Uber on Tuesday announced it would cap a six-month initiative to make drivers happier with an all-expenses-paid opportunity to meet the ride-hailing company’s new CEO.

In all, Uber’s 180 Days of Change campaign rolled out 38 largely tech-based innovations for its 750,000 U.S. and Canadian drivers, or about a third of its 2 million global total. The initiative is an effort to improve its at-times fractious relationship with the independent contractors at the core of its operation as it simultaneously works on self-driving alternatives.

But while Uber’s tweaks show the company is listening, conversations with drivers suggest their biggest concern has yet to be tackled: better pay.

“Uber has made a lot of small changes to gain driver trust, but the most important thing for us is higher rates,” says Harry Campbell, a driver who runs the The Ride Share Guy website. “They haven’t done a whole lot to move those needles.”

Uber’s driver initiative kicked off in June as executives were immersed in accusations of both running a sexist workplace and pushing dishonest business practices that led to the departure of cofounder and CEO Travis Kalanick.

More recently, the company found itself in hot water for paying hackers $100,000 to hide a massive data breach, and in London court fighting to keep its service there operational.

Among the 180 Days of Change changes were improvements to the platform’s ratings system, clearer interactions with riders and a streamlining of UberPOOL routes. But the biggest changes by far included the addition of tipping, a longtime staple of rival Lyft, as well as the creation of a round-the-clock driver hotline.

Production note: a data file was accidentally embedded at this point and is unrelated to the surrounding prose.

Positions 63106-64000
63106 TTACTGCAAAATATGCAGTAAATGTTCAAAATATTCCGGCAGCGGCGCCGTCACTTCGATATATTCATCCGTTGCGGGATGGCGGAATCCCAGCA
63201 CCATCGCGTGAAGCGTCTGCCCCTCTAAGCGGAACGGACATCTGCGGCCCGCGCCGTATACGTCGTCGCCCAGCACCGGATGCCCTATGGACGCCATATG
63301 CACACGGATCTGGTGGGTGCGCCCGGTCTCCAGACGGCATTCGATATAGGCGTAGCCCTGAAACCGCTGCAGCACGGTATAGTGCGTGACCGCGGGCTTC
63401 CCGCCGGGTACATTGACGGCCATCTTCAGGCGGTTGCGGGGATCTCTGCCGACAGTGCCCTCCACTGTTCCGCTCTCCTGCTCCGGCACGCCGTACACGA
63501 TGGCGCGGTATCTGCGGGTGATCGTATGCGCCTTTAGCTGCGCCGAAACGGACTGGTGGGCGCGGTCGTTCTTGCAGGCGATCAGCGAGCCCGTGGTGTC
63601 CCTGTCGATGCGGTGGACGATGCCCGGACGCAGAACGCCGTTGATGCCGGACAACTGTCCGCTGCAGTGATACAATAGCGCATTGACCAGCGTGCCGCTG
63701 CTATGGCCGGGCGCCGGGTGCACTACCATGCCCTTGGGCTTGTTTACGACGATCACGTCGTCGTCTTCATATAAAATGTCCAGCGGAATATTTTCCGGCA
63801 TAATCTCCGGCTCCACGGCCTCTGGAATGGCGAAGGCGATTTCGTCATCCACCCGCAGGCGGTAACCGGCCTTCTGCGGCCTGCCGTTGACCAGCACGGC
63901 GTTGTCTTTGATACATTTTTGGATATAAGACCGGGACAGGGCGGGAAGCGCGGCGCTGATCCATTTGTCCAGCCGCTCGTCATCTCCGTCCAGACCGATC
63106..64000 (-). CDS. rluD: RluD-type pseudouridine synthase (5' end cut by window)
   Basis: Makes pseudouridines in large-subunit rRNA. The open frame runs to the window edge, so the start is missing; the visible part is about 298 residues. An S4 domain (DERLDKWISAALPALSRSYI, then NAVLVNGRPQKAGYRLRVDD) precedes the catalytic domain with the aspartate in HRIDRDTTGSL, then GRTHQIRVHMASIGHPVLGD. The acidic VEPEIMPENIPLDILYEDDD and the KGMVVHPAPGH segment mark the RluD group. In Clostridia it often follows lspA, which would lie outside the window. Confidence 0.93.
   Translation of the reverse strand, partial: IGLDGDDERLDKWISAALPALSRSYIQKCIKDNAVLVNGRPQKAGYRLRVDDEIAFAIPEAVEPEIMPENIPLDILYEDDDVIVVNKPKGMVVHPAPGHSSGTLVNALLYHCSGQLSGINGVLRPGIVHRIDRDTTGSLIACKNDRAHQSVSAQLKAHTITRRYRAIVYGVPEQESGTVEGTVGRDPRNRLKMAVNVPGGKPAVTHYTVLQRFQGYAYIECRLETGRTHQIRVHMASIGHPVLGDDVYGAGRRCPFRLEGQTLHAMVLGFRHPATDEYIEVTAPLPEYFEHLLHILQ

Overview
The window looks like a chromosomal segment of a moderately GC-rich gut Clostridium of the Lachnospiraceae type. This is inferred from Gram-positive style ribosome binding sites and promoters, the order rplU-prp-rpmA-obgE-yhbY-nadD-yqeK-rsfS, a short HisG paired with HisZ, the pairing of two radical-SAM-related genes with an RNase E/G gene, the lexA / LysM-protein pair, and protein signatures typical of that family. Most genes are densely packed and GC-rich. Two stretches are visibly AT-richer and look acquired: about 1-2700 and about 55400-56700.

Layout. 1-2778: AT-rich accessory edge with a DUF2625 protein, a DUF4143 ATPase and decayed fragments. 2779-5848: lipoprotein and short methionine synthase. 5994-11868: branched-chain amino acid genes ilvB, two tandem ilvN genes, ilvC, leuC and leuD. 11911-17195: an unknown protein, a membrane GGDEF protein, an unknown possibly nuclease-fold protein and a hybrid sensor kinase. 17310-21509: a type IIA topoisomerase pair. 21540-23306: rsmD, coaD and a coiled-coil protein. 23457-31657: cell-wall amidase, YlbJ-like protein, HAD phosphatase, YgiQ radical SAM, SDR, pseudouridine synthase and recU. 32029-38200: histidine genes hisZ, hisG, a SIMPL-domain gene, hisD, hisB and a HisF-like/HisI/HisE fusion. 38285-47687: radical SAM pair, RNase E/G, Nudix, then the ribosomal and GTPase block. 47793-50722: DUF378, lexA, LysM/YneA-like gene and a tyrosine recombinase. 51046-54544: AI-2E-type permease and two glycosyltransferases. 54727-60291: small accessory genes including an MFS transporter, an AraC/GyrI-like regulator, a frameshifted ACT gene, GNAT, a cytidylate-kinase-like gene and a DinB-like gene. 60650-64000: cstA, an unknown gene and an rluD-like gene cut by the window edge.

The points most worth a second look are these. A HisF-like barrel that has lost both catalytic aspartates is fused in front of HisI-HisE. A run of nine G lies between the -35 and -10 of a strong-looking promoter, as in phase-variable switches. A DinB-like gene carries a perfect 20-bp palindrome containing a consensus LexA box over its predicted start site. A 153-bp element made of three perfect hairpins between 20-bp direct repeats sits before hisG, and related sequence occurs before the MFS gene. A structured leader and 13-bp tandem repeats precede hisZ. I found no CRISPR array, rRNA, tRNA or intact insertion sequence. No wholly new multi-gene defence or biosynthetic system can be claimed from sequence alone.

Rachel Holt, who leads U.S. and Canadian operations for Uber, said that so far riders have tipped drivers $200 million since July, and the hotline has fielded more than 2 million calls.

“It’s a snapshot and a start,” said Holt. “In the future, we want to be ultra clear in our commitment to build the best possible experience for drivers.”

On Tuesday Uber unveils a new In-App Feedback feature, which gives drivers the ability to ping Uber directly with questions, and an Early Tester Program designed to get driver reactions to features before are rolled out. Uber also is launching a Driver Advisory Forum that will bring around two dozen drivers to headquarters for meetings with CEO Dara Khosrowshahi twice a year beginning Jan. 16.

Holt said that Khosrowshahi had a roundtable meeting with Bay Area drivers in his first weeks as CEO back in September, and “it’s remained a priority for him in 2017.”

Throughout the year, ride-hailing drivers have been in the spotlight — and not for entirely positive reasons.

A New Jersey man who killed eight people with his truck on Halloween was found to have been an Uber and Lyft driver; both companies have said that nothing in his profile would have suggested a murderous turn.

In November, Colorado fined Uber $8.9 million for keeping 57 drivers on the platform despite histories that should have disqualified them as drivers. And last week, a 77-year-old Dallas woman sued Uber claiming her 40-year-driver with a history of family violence had raped her.

“As we think about safety, vetting is critical,” said Holt, although she did not detail any new changes to the vetting process, which includes includes a background and DMV check but no finger printing. “We can use our technology to help ensure Uber is safe.”